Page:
by Mary Niehaus
The days of the "sage on the stage" are fading from the University of Cincinnati. Blackboard-framed professors no longer stand and lecture at length to note-scribbling students.
Technology-supported teaching and learning models are becoming the norm on campus and in UC "classrooms" around the globe.
A murmur of drums, flutes and tiny bells welcomes students to a class in Middle Eastern history. Large-screen video images meld into one another: mounds of swirling sand, ancient monuments, vendors of fragrant sesame and roast lamb, bearded men casting nets in a shimmering sea and women silently drowning in yards of dark cloth.
Having set the mood, the professor introduces a video interview with a woman wearing the traditional burka, who surprises the class when she speaks of what she likes about the Islamic elevation of women, how women feel so protected in her culture. Typically, the students react with disbelief or outrage.
"The video is only three minutes long, but it is the spark that triggers a lot of discussion in that classroom," says Malcolm Montgomery of Instructional and Research Computing (IRC) at the University of Cincinnati. "It's a spark that never would have kindled in a lecture. To see people talk about their culture from a personal perspective opens up students' minds and encourages them to step out of their particular parochial point of view."
Elizabeth Frierson is showing the video in one of the university's 160 electronic classrooms, at a console that contains a computer with pen, stylus tools and Internet access; a document camera; an overhead projector; controls to raise and lower desk height, window shades, projector screens and lighting levels; and disk drives for VHS, DVD, CD and floppy. Old media horrors, such as projectors that don't arrive on time, are no longer an issue, says Montgomery, who plans the electronic classrooms on West Campus and oversees design, installation and service.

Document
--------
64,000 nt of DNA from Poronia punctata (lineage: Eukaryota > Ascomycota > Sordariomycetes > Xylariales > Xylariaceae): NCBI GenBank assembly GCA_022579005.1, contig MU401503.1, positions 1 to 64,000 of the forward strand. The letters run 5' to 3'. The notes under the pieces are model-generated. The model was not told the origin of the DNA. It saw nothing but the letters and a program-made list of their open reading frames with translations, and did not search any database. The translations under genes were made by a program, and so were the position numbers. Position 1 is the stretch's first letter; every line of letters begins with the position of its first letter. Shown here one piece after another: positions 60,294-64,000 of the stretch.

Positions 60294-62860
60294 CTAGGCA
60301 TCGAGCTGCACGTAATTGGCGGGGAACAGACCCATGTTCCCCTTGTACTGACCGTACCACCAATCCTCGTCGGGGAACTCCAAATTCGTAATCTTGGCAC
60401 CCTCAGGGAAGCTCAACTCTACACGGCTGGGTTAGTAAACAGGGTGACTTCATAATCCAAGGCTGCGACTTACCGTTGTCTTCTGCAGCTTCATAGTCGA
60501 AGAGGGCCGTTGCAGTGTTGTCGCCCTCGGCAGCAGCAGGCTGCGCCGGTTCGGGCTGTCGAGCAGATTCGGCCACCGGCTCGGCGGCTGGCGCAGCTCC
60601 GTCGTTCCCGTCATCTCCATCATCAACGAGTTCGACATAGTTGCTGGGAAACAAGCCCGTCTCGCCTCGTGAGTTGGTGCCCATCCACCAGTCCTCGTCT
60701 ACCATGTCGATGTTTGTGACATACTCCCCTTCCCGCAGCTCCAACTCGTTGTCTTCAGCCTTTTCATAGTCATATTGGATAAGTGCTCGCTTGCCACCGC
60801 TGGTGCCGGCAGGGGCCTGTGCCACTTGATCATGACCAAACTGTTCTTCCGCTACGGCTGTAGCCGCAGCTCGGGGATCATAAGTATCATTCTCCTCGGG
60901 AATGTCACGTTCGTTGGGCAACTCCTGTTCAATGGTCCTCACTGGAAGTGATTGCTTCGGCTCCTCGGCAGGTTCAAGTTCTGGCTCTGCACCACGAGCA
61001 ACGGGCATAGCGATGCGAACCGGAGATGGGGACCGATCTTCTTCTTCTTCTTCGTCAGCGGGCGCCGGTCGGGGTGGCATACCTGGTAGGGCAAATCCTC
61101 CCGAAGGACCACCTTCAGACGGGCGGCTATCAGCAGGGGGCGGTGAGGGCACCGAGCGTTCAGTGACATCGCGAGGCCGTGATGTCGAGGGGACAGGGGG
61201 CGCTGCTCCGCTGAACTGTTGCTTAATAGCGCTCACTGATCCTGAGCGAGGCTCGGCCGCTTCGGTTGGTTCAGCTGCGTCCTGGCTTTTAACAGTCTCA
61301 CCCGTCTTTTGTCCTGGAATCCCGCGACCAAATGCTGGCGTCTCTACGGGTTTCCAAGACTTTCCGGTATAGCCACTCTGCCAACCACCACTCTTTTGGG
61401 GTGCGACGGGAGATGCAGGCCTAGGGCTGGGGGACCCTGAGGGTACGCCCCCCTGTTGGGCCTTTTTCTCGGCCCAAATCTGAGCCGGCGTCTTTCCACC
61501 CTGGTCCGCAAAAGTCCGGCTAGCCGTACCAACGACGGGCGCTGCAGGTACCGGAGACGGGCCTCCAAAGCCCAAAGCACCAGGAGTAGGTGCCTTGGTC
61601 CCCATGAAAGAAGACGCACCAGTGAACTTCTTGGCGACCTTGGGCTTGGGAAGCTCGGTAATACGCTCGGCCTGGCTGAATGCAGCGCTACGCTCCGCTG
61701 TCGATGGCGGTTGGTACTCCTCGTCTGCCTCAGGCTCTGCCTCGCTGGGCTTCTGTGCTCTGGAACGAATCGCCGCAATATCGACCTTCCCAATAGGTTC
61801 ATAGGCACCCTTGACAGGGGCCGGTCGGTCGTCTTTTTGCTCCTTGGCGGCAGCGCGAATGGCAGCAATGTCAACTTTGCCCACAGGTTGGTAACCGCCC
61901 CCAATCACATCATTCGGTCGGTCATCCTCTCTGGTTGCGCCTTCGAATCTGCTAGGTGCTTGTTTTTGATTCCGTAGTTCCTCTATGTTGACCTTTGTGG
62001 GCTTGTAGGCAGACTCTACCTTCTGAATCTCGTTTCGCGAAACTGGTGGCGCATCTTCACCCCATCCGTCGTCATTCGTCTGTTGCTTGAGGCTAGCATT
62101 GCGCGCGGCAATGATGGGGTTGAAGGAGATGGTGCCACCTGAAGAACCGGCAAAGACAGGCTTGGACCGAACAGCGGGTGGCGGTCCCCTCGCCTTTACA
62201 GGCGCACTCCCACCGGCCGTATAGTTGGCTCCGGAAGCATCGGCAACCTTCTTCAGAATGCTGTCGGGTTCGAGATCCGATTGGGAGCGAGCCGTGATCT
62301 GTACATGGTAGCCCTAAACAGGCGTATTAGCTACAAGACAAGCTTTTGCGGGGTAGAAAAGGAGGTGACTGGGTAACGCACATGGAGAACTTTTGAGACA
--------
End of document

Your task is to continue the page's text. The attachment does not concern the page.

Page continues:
"My favorite instructors are the ones who use the technology very creatively," he says. "After the burka video, Dr. Frierson takes the students to related Web sites -- sort of teases them -- to show them what they might find in art history or where to view more video clips, then gives them assignments to pursue on their own.
"Teaching still has a lot to do with a gifted instructor or lecturer talking, drawing students out, getting them to participate -- all those kinds of human interactions, which is one reason people come to classes rather than taking them on the Web. Those interactions are fostered by having this equipment in the room."
To increase faculty members' comfort level, a simple electronic touch-screen replaces multiple remote controls at the console. "There's so much that instructors want to do that we try to hide the complexity," Montgomery says. "We present the question, 'What would you like to do?' If I'd like to show what's on the PC screen, I press the PC button, and that's what we'll get. No cables to plug and unplug, no multiple switches."